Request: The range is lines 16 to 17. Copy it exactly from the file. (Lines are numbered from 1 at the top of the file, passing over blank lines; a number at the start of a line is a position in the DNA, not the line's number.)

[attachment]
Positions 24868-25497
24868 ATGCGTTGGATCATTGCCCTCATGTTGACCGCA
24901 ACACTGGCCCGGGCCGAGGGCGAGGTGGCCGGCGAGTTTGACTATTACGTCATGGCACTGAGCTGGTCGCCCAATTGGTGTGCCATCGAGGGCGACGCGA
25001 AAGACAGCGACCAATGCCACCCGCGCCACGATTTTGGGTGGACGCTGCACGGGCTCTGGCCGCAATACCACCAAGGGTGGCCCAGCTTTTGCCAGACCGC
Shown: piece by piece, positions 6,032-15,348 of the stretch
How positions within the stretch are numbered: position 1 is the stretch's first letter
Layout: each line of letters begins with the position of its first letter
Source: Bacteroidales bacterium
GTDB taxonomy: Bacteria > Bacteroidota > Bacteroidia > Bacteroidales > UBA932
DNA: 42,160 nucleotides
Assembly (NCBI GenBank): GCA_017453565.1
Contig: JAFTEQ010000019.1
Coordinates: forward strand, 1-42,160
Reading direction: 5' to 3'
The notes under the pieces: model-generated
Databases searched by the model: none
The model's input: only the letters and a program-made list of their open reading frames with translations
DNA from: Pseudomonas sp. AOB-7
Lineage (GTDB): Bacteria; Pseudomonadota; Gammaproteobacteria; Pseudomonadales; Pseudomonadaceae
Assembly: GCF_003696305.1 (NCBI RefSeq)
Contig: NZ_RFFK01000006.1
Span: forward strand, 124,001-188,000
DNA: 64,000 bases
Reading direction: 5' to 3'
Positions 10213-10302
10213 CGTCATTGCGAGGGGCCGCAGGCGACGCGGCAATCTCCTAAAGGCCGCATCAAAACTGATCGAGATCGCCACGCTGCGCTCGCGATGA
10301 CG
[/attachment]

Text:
Databases searched by the model: none
The model's input: only the letters and a program-made list of their open reading frames with translations